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Gabrielle ZevinThe American Booksellers Association collects nominations from bookstores all over the country for favorite forthcoming titles. The Storied Life of... Continue »
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Synaptic Self: How Our Brains Become Who We Are

Synaptic Self: How Our Brains Become Who We Are Cover

 

Synopses & Reviews

Publisher Comments:

Joseph LeDoux's The Emotional Brain caused a sensation in 1996 for its revelations about the biological basis of our emotions and memories. Now LeDoux follows up that path-breaking volume with a new book that tells a larger and more profoundly important story: how our brains, and particularly their synapses, create our personalities.

Synopsis:

Ranging widely through philosophy, literature, and the history of science, LeDoux examines how we have conceptualized the relationship between brain and self through the centuries. His own contribution, based on two decades of research, begins with the startlingly simple premise that the self-the essence of who a person is-intricately reflects patterns of interconnectivity between neurons in the brain. Synapses, the spaces between neurons, are not only the channels through which we think, act, imagine, feel, and remember, but also the means by which we encode our most fundamental traits, preferences, and beliefs, allowing us to function as a single, integrated individual-a synaptic self.

As LeDoux brilliantly argues, a synaptic self does not exclude other ways of understanding existence-spiritual, aesthetic, moral-but rather it enriches and broadens these avenues by providing a neurological/psychological construct grounded in the latest research in biology. Rather than join the age-old debate on whether nature or nurture is more determinative, LeDoux posits that both genes and experience contribute to synaptic connectivity. Mind expanding in every sense of the word, Synaptic Self represents an important breakthrough in one of the last frontiers of medical research.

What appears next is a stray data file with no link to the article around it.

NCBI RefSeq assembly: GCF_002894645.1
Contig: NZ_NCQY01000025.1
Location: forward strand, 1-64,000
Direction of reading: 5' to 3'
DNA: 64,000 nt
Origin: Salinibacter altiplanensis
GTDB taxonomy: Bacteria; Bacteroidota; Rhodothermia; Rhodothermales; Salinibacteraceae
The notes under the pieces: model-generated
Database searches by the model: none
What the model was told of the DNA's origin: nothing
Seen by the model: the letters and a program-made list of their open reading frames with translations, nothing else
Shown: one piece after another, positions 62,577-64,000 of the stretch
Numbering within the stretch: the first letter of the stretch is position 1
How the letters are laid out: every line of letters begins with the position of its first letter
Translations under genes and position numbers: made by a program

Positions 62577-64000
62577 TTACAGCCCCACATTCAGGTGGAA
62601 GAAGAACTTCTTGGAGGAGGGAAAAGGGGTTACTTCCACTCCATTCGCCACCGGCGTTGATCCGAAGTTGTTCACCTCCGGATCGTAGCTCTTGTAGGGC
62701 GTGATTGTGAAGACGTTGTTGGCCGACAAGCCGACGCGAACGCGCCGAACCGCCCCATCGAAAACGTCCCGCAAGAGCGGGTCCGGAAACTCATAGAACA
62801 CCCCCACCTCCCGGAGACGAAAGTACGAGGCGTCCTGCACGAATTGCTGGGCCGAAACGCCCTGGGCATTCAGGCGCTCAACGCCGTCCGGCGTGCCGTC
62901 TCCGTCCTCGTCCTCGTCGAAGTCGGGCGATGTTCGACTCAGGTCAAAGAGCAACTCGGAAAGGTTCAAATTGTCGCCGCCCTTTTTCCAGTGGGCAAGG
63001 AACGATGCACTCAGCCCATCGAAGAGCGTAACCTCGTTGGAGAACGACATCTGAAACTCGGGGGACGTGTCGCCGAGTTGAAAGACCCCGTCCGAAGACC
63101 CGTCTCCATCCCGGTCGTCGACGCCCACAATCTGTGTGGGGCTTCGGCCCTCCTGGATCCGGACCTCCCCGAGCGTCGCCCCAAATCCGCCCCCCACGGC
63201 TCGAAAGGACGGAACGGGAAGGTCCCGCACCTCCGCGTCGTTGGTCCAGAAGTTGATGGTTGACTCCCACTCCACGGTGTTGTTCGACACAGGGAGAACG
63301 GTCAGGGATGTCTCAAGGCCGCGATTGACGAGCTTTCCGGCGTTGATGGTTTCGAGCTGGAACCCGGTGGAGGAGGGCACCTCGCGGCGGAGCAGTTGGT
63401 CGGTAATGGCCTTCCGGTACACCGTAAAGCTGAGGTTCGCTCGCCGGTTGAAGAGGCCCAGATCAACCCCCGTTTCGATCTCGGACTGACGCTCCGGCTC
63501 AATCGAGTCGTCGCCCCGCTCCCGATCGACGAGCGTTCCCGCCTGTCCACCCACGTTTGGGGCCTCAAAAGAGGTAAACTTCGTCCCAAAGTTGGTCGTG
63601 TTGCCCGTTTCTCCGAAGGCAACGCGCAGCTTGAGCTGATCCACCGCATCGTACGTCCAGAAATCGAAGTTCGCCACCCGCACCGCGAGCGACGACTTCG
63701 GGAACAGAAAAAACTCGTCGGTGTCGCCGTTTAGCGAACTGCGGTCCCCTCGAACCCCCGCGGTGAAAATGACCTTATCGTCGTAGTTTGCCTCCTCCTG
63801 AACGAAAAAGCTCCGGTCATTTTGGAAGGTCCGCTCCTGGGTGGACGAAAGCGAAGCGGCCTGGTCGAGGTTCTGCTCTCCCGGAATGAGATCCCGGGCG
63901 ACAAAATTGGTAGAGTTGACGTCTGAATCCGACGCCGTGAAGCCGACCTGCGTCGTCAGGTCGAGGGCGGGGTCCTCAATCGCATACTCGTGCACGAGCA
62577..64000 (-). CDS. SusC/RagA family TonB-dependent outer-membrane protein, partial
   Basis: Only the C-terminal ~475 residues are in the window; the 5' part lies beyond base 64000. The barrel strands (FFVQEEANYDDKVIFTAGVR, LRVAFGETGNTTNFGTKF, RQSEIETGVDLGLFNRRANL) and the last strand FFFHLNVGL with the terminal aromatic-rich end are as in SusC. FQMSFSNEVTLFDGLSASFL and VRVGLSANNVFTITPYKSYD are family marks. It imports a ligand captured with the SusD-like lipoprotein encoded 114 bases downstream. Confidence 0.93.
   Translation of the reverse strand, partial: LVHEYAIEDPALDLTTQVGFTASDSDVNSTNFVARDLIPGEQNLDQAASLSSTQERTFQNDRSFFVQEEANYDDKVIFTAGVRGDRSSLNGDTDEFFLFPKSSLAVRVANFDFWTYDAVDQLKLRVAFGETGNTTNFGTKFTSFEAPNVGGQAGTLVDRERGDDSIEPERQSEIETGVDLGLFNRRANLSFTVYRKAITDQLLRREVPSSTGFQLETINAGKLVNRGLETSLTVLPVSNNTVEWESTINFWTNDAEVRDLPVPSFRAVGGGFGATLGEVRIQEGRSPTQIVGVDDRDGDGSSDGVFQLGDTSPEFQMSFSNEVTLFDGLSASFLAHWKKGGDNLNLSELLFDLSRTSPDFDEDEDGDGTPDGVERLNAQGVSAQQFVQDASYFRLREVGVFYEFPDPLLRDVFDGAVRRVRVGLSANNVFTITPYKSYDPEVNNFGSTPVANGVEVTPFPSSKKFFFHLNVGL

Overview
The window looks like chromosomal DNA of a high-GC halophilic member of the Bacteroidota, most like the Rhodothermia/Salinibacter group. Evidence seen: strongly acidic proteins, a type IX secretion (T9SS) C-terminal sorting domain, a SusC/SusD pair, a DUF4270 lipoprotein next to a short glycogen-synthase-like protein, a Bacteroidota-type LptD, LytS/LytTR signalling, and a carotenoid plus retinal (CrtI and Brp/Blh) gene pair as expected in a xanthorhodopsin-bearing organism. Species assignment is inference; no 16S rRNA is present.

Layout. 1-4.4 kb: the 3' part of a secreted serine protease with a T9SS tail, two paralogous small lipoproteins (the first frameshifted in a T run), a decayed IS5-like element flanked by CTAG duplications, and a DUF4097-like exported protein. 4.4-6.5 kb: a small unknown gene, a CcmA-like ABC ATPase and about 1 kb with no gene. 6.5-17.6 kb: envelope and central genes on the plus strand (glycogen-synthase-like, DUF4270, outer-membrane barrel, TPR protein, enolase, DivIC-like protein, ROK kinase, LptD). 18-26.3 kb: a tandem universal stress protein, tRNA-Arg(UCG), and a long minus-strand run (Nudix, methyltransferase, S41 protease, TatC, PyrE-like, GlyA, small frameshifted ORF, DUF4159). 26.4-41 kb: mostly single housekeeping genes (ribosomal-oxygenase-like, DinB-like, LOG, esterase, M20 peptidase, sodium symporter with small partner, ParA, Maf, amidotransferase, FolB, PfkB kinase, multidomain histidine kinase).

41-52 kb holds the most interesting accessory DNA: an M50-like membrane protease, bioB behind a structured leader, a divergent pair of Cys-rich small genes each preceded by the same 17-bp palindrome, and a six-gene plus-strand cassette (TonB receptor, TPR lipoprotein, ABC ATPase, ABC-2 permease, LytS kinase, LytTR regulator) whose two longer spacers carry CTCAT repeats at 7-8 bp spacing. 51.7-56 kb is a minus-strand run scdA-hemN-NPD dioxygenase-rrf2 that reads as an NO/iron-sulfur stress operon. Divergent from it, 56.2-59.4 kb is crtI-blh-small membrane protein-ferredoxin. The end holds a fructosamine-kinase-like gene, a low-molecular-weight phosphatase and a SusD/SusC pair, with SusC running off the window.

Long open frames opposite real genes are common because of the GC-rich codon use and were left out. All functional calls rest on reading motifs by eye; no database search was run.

About the Author

Joseph LeDoux, Henry and Lucy Moses Professor of Science at New York University's Center for Neural Sciences, is the author of The Emotional Brain: The Mysterious Underpinnings of Emotional Life and the co-author with Michael Gazzaniga of The Integrated Mind.

Product Details

ISBN:
9780670030286
Subtitle:
How Our Brains Become Who We Are
Author:
LeDoux, Joseph
Author:
Ledoux, Joseph
Publisher:
Viking Adult
Location:
New York
Subject:
Neuropsychology
Subject:
Self
Subject:
Personality
Subject:
Brain
Subject:
General Psychology & Psychiatry
Edition Description:
Hardback
Series Volume:
no. 61
Publication Date:
20020114
Binding:
Hardback
Grade Level:
General/trade
Language:
English
Illustrations:
Yes
Pages:
288
Dimensions:
9.54x6.48x1.33 in. 1.57 lbs.

Related Subjects

Health and Self-Help » Psychology » Cognitive Science

Synaptic Self: How Our Brains Become Who We Are
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$ In Stock
Product details 288 pages Viking Books - English 9780670030286 Reviews:
"Synopsis" by , Ranging widely through philosophy, literature, and the history of science, LeDoux examines how we have conceptualized the relationship between brain and self through the centuries. His own contribution, based on two decades of research, begins with the startlingly simple premise that the self-the essence of who a person is-intricately reflects patterns of interconnectivity between neurons in the brain. Synapses, the spaces between neurons, are not only the channels through which we think, act, imagine, feel, and remember, but also the means by which we encode our most fundamental traits, preferences, and beliefs, allowing us to function as a single, integrated individual-a synaptic self.

As LeDoux brilliantly argues, a synaptic self does not exclude other ways of understanding existence-spiritual, aesthetic, moral-but rather it enriches and broadens these avenues by providing a neurological/psychological construct grounded in the latest research in biology. Rather than join the age-old debate on whether nature or nurture is more determinative, LeDoux posits that both genes and experience contribute to synaptic connectivity. Mind expanding in every sense of the word, Synaptic Self represents an important breakthrough in one of the last frontiers of medical research.

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